Contact Us

Contact: Simon Jennings
Telephone: 07786 445200
info@plymouthshotokan.co.uk

Class Times and Session Information

Monday: 7.00pm – 8.30pm - Sir John Hunt Community College Gym, Lancaster Gdns, Whitleigh, Plymouth PL5 4AA
Wednesday: 7.30pm – 9.00pm - Blisland Village Hall, Blisland, Bodmin, PL30 4JY


A 2nd nights training in Plymouth coming soon

 

At Plymouth Shotokan Karate Centre we structure our classes along the guidelines as laid down by the Japan Karate Association England to whom we are affiliated.

Each session normally involves some practice of kihon (techniques), kumite (sparring) and kata (pre-arranged forms). Some sessions will be based more exclusively on one or other of the 3 k's and sometimes are based on self defence scenarios.

All sessions start with a comprehensive warm up to ensure all elements of the body are stretched ready for training, from there each of the below training methods commence.

Kihon - This is the practice of basic karate techniques and the student will learn all the basic blocks, strikes, punches and kicks that make up the karatekas arsenal of weapons. Then as the student advances, combinations of these techniques are practiced. Also important in learning these techniques are the various stances that karate techniques are delivered from. Students will also learn how to develop their kime, which is so important in karate.

Kumite - This is sparring practice, where the student actually faces an opponent and practices the techniques that have been learnt. At first students will pratice gohon and sanbon kumite (3 or 5 step sparring), which is a pre arranged sequence of attacks and defence in order that the beginner may develop his/her sparring skills in a controlled safe manner. Later the student goes on to learn ippon kumite, one step sparring where more defence and attack moves are developed. Then the student goes on to practice semi free sparring where prearranged attacks are delivered from a moving, free stance. Once a student has developed the sufficient techniques, and self control, jiyu kumite, freestyle sparring can be practiced. Here any attack can be launched without warning, and all the elements learnt in the previous types of sparring such as timing, distancing, control, and speed all come into play. It is much like a boxing match but with all the elements of karate techniques utilised.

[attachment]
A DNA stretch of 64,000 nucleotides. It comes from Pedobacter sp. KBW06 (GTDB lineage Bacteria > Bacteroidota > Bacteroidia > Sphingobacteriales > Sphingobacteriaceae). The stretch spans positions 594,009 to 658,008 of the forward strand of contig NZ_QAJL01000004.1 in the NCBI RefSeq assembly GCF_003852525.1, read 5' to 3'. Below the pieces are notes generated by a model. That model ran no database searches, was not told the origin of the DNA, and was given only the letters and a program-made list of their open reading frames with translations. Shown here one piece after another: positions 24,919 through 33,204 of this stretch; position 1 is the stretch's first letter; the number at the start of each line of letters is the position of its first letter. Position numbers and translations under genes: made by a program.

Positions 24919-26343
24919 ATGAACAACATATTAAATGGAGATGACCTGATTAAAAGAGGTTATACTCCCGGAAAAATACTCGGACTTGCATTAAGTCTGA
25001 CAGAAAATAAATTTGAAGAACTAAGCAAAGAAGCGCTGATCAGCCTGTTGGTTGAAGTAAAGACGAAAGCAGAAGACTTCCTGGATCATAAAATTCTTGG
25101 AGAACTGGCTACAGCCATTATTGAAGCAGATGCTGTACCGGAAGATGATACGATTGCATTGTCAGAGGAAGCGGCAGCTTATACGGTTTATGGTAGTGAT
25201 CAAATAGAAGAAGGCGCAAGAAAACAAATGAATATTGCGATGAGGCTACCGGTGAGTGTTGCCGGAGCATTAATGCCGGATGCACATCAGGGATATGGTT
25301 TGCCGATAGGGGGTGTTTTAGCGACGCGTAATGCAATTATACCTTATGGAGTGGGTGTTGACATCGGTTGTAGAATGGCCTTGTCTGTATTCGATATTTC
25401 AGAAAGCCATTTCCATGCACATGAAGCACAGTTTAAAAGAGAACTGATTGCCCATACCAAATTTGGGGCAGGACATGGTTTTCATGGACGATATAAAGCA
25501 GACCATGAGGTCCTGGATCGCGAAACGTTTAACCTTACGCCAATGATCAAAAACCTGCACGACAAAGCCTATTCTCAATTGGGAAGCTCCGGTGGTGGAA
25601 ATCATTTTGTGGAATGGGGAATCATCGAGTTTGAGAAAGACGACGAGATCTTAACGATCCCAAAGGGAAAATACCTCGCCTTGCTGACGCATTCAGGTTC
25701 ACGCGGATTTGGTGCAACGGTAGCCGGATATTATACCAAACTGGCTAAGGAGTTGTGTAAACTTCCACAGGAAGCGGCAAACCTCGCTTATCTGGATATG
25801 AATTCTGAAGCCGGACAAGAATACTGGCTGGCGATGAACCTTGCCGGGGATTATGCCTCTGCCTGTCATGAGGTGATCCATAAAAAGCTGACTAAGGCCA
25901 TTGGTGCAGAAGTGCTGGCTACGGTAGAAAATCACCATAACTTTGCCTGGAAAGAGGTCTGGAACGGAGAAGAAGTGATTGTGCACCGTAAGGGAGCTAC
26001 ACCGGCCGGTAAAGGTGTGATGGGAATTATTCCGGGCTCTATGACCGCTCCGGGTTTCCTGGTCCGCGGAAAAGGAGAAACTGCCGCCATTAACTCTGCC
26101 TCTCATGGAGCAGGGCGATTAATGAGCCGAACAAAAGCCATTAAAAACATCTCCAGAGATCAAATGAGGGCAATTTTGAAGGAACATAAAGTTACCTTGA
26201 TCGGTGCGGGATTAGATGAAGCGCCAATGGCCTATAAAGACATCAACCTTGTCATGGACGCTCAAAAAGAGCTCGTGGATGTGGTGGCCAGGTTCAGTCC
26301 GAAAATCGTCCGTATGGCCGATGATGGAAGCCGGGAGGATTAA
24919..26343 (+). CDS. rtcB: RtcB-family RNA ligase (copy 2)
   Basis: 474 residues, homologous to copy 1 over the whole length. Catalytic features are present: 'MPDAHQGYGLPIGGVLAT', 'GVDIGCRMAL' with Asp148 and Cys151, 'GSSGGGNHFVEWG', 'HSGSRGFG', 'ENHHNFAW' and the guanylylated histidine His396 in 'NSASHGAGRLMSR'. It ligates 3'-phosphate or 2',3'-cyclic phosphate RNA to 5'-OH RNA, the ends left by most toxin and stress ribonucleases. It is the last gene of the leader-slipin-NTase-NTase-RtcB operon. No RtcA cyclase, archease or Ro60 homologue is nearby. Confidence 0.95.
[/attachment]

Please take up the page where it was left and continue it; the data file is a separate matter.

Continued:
Kata - are a series of prearranged techniques of blocking, striking, punching and kicking, set in certain set sequences. Whilst performing the kata, the student should visualise the movements as though against multiple opponents. Each kata has a name, and will emphasise different characteristics. Some kata will develop a students' physical strength, others develop speed. All kata foster rhythm and coordination. All the techniques of karate are housed within the kata.

There are 26 kata practiced in the JKA Shotokan system today, although there are many more kata in existence. Kata have been practiced for centuries, and until relatively recently, it was the only form of practice for karate students. Many of the kata have been handed down over generations, and many were closely guarded secrets held by the school or ryu that developed them. Many of the kata came originally from China, others were developed by the Okinawan masters such as Azato and Itosu.

Of the three k's (kihon, kumite & kata), kata is probably the most important aspect of karate. Not only do they contain the whole multitude of karate techniques such as locks, grasping, kicks etc, but the student can exercise them fully without any control (unlike kumite) and can develop kime, zanshin (awareness), fluidity of movement, strength, stamina, in fact all the things that go to make a formidible karateka. It follows that someone who is good at kata, will naturally become good at kumite also.